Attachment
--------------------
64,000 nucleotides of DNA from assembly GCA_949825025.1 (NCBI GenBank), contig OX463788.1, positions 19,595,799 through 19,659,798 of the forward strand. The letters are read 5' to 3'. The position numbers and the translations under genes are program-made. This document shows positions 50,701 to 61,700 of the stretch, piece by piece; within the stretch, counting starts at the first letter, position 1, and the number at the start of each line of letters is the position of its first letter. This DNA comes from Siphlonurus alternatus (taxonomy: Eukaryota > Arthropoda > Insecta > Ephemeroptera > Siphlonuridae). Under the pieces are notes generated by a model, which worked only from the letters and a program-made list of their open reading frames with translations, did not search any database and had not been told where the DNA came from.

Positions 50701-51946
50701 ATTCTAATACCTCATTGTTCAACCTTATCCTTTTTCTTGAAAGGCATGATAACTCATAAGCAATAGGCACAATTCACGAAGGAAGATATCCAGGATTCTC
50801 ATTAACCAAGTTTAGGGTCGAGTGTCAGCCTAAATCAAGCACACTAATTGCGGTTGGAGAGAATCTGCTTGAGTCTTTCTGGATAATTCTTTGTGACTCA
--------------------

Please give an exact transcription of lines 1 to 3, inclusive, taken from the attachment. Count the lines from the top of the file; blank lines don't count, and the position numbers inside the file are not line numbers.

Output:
64,000 nucleotides of DNA from assembly GCA_949825025.1 (NCBI GenBank), contig OX463788.1, positions 19,595,799 through 19,659,798 of the forward strand. The letters are read 5' to 3'. The position numbers and the translations under genes are program-made. This document shows positions 50,701 to 61,700 of the stretch, piece by piece; within the stretch, counting starts at the first letter, position 1, and the number at the start of each line of letters is the position of its first letter. This DNA comes from Siphlonurus alternatus (taxonomy: Eukaryota > Arthropoda > Insecta > Ephemeroptera > Siphlonuridae). Under the pieces are notes generated by a model, which worked only from the letters and a program-made list of their open reading frames with translations, did not search any database and had not been told where the DNA came from.

Positions 50701-51946
50701 ATTCTAATACCTCATTGTTCAACCTTATCCTTTTTCTTGAAAGGCATGATAACTCATAAGCAATAGGCACAATTCACGAAGGAAGATATCCAGGATTCTC